I then discovered on this web page :

If you run Connect-VIServer or Connect-CIServer without specifying the User, Password, or Credential parameters, the cmdlet searches the credential store for available credentials for the specified server. If only one credential object is found, the cmdlet uses it to authenticate with the server. If none or more than one PSCredential objects are found, the cmdlet tries to perform a SSPI authentication. If the SSPI authentication fails, the cmdlet prompts you to provide credentials.

Putting those two paragraphs together, 1) AD login with SSPI requires the VCSA to be added to the domain, even with an external PSC, and 2) PowerCLI attempts to use SSPI if it has no credential objects.

The KB article in the first paragraph gives details of how to add the VCSA to the domain from command line, so I did the following:

  • Started PowerCLI
    Ran connect-viserver command to test
    Prompts for credentials
  • Ran the likewise command to add the VCSA to the domain
    Ran connect-viserver command to test
    Prompts for credentials
  • Restarted the VCenter services
    Ran connect-viserver command to test
    Prompts for credentials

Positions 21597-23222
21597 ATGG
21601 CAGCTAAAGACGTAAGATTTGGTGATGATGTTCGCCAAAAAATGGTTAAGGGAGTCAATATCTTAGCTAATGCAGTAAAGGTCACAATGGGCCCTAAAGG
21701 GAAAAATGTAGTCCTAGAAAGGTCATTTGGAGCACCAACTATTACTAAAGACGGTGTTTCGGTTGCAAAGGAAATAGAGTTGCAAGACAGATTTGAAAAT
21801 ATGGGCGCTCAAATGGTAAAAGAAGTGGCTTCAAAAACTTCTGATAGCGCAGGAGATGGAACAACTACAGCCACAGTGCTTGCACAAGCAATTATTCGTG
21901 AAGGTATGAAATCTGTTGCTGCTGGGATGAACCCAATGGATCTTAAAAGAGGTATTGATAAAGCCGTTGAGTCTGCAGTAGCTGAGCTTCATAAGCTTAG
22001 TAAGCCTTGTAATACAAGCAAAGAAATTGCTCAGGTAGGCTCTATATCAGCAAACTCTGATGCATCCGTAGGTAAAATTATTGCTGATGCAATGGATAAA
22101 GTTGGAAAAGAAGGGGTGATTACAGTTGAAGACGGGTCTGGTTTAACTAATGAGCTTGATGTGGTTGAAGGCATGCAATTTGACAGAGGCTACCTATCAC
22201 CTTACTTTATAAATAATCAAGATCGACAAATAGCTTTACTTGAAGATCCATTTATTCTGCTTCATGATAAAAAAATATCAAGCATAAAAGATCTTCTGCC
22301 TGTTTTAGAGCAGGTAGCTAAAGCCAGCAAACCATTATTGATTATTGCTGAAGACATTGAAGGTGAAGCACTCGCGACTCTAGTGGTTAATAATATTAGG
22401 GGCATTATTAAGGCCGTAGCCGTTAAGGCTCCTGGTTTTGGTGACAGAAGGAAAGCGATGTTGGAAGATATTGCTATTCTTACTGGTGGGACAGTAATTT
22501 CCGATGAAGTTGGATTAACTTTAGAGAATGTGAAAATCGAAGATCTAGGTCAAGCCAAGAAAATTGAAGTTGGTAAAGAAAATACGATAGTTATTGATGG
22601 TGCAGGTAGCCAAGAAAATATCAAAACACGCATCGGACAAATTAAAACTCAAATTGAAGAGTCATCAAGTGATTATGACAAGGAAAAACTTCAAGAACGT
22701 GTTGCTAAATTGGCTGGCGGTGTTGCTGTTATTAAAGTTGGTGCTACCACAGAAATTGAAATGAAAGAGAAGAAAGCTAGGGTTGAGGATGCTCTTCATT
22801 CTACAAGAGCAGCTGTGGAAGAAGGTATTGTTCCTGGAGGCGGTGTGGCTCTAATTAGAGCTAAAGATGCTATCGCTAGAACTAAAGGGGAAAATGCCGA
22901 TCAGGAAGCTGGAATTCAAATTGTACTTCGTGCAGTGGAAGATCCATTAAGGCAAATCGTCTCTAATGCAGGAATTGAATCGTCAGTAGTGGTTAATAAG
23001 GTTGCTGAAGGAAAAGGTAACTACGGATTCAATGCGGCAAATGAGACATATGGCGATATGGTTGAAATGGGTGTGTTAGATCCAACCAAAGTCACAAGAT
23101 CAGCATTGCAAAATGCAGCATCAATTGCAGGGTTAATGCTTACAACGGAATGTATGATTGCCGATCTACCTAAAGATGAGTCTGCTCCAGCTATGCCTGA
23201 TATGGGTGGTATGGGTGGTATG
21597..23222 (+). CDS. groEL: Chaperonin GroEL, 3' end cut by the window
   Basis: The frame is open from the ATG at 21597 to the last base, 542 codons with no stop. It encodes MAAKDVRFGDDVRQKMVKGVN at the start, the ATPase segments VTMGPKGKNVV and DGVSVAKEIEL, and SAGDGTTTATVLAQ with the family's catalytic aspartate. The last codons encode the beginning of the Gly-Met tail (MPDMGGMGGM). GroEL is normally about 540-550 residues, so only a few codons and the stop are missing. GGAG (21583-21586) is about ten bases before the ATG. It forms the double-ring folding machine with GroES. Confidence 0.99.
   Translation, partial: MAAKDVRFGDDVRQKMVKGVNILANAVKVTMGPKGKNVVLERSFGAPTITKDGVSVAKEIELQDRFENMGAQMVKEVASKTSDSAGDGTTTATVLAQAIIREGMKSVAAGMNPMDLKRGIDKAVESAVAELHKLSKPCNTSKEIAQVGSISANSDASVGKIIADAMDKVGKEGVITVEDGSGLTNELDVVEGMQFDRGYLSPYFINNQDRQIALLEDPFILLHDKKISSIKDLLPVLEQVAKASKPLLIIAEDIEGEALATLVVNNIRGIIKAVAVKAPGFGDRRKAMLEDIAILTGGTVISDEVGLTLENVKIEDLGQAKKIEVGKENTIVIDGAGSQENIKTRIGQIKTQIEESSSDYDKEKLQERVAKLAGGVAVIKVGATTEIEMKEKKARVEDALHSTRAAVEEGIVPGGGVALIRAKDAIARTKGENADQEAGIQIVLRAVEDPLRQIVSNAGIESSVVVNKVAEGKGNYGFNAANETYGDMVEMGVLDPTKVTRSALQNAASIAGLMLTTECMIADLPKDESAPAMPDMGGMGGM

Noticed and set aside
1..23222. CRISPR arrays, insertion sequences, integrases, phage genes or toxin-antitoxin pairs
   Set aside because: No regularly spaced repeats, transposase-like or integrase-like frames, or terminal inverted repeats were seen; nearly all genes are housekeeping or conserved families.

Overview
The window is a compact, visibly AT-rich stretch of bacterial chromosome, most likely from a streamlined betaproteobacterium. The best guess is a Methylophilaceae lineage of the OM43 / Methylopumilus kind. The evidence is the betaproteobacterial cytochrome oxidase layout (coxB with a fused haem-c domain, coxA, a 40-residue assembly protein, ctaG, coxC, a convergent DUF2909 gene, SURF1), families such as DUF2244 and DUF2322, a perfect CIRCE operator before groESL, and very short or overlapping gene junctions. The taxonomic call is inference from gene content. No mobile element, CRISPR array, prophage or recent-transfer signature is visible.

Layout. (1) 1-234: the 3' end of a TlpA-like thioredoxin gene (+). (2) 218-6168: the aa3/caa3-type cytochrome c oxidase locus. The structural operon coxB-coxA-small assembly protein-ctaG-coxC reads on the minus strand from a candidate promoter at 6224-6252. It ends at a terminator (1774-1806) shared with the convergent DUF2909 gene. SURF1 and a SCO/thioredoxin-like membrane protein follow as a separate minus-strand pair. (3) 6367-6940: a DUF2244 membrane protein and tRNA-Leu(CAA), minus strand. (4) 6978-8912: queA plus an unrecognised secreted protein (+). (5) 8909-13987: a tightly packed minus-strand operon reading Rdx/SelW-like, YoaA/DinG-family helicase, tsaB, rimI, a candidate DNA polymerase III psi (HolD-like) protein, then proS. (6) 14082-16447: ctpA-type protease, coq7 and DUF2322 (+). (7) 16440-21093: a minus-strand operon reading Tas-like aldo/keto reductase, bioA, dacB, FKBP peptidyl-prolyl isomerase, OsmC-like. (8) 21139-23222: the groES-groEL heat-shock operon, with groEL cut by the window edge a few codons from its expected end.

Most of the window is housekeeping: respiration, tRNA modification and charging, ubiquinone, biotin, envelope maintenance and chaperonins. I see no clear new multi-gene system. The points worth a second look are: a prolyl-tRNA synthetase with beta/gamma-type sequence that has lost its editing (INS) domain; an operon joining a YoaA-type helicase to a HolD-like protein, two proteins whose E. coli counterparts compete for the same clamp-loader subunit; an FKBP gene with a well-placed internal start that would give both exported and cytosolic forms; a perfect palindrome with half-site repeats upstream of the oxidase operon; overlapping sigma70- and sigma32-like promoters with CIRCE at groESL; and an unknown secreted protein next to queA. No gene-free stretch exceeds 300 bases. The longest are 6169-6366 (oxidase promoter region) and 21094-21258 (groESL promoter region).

Oh &%$&…..
  • Tested from another Windows server – start up PowerCLI
    Ran connect-viserver command to test
    Loads with no prompt for credentials
  • Returned to original Windows server and restarted PowerCLI
    Ran connect-viserver command to test
    Loads with no prompt for credentials

So it would seem that you at least need to restart PowerCLI, and maybe you need to restart VCenter services (I’m not sure if that was needed now), once you’ve added the VCSA to the domain.

Remediating security issues on VRO 6.6

I’ve recently had to fix a bunch of security vulnerabilities on vRealize Operations 6.6, and thought it may be worth documenting for anyone else trying to fix the same issues.

It was mostly around use of weaker protocols, and self-signed certificates, and I think I’ve managed to isolate the minimum work necessary to fix, happy to be corrected if there are better ways of doing it, or if I’ve missed anything.

  1. Appliance interface on TCP/5480
    • SSH on to the appliance as root
    • replace¬† /opt/vmware/etc/lighttpd/server.pem with a signed certificate (including certification chain if it’s a private CA) and private key.
    • edit /opt/vmware/etc/lighttpd/lighttpd.conf and replace
        ssl.cipher-list = "HIGH:!aNULL:!ADH:!EXP:!MD5:!DH:!3DES:!CAMELLIA:!PSK:!SRP:@STRENGTH"
        ssl.honor-cipher-order = "enable"
        ssl.cipher-list = "EECDH+AESGCM:EDH+AESGCM"
        ssl.use-compression = "disable"